by Te’Erika the Oracle The New Orleans Tribune
Historic St. James A.M.E. Church’s upcoming 175th Anniversary is symbolic of the struggles, victories, and sustaining power of the indomitable spirit that enslaved Africans, free people of color, and today’s Black New Orleanians have infused into the community.
Rev. Dr. Samuel H Boyd, Sr., of Jackson, Mississippi, who inspired the congregation as pastor for more than 10 years, will deliver the keynote sermon during a special service Sept. 15, to celebrate St. James A.M.E.’s anniversary.
Located at 222 N Roman St., the church holds within its white walls, the joys, pains and progress of the New Orleans community.
St. James A.M.E’s senior pastor, Rev. Lloyd Washington began his ministry at the church in 1990 under Dr. Boyd’s leadership before being assigned to other churches across Louisiana and Mississippi. He returned as senior pastor in June 2019, succeeding Pastor Jay Augustine, who led the church since November 2015.
“Our goal for this day is that the Lord Jesus will be honored through all of the preaching, singing, and worship,” says Carolyn Moore, anniversary celebration co-chair.
Traditionally, the Black church has been a sanctuary of safety and harbinger of justice for Black people. St. James A.M.E., the oldest African Methodist Episcopal Church in the Deep South, was born out of that tradition and continues to be a solid foundation of strength, a refuge during hard times, and a nurturer of the African-American spirit.
From its humble beginnings and founding by free people of color in 1844, 17 years before the Civil War, to 2019, St. James A.M.E. remains a beacon of hope, a gathering place for the village, and a safe harbor of worship and help to all who attend.
A place of fellowship for some of the city’s most outstanding leaders throughout history, Jordan Bankston Noble, Andrew Jackson’s drummer boy; Oscar Dunn, the first elected Black lieutenant governor in Louisiana; P.B.S. Pinchback, the first Black governor in Louisiana; educator and civic leader Albert Wicker; actor, producer and director, Tyler Perry; and Mr. & Mrs. Ellis Marsalis, Sr. are among past and current members of the church, contributing to its role as an anchor for justice and a soulful respite in New Orleans.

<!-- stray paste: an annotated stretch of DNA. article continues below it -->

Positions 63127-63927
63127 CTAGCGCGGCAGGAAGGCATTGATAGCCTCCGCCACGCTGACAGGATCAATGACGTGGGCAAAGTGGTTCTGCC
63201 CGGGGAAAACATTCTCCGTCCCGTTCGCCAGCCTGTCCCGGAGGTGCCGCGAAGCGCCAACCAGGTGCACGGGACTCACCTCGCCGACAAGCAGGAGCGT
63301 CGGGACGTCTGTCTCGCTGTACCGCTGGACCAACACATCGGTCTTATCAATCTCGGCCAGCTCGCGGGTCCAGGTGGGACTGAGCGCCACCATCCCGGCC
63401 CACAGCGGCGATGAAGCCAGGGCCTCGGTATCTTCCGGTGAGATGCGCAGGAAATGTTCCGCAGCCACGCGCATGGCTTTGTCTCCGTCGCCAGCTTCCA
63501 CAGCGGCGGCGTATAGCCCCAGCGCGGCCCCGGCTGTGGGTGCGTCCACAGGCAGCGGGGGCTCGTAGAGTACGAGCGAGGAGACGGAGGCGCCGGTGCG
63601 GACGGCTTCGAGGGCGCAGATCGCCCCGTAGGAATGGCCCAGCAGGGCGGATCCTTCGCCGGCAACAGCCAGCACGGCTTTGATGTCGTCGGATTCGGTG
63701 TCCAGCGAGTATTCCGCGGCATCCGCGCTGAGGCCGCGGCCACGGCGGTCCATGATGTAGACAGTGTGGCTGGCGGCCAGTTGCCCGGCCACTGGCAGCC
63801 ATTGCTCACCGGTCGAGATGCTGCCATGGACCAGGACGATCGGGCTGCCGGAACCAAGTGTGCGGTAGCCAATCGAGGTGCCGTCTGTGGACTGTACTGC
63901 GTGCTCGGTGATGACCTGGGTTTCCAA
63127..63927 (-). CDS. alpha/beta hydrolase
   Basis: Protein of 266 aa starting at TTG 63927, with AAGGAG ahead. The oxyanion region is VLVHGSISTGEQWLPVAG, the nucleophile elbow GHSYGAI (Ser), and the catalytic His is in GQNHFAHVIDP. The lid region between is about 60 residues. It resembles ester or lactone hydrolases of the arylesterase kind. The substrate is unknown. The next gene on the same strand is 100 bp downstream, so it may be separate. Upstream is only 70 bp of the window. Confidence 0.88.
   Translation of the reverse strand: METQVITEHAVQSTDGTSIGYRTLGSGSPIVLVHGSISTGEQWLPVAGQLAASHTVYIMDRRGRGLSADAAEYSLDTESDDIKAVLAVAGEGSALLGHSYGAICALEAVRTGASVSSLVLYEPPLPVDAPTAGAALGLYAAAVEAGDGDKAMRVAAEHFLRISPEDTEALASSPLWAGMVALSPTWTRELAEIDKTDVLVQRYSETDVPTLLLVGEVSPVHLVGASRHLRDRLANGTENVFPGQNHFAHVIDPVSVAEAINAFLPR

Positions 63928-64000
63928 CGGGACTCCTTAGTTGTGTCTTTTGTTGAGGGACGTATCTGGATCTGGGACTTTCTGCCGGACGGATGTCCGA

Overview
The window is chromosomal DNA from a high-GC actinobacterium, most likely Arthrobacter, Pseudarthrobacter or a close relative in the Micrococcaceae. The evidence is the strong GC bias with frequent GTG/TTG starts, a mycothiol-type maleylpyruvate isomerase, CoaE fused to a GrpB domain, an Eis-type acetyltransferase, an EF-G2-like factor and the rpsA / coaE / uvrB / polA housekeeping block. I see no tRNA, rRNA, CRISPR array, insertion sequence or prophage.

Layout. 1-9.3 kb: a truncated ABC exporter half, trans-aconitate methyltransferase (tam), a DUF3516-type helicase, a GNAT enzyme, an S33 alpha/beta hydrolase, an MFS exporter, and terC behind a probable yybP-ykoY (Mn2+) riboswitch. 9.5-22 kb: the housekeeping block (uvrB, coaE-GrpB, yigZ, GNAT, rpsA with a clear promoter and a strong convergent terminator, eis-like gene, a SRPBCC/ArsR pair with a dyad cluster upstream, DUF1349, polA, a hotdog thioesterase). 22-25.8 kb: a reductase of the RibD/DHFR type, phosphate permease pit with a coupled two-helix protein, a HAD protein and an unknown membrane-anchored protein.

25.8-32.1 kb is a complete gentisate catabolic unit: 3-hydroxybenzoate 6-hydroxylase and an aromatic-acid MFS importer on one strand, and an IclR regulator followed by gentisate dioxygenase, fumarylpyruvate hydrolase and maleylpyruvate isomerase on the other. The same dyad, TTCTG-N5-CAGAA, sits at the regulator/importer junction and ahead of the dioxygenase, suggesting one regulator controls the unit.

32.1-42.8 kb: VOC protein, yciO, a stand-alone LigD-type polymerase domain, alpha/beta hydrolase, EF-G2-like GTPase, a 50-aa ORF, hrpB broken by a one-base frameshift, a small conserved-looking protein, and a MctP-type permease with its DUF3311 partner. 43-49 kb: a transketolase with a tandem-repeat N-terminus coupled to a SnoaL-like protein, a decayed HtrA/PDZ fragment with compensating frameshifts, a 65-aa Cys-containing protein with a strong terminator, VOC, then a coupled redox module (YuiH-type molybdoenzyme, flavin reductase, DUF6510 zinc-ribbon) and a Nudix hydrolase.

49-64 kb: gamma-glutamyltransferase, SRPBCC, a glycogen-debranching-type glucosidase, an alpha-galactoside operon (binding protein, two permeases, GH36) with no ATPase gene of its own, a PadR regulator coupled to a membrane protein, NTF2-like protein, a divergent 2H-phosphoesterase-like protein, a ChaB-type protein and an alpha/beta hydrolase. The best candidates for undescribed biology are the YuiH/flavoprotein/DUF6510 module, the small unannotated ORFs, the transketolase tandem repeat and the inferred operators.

From the Beginning
In 1844, Rev. Charles Doughty, a blacksmith, led the newly formed congregation at a rented site at the corner of Villere and Bienville streets. The church faced opposition from police who were afraid the open meetings would incite slaves to seek their freedom.
Despite efforts to disband the church, it flourished. In November 1848, the congregation purchased two lots on N. Roman Street. The entire congregation took part in the construction of the church, including women who carried bricks in their aprons. Construction was completed in 1851 and that building still stands today.
Historic St. James became an official historic landmark on Oct. 26, 1982.
Parts of the church building have been slightly updated three times in its history; once in 1903, again in 1965 after Hurricane Betsy, and finally in 2008 and 2009 after Hurricane Katrina. Still, many of the beautiful original stained-glass windows remain. The pulpit and the pews are original as well.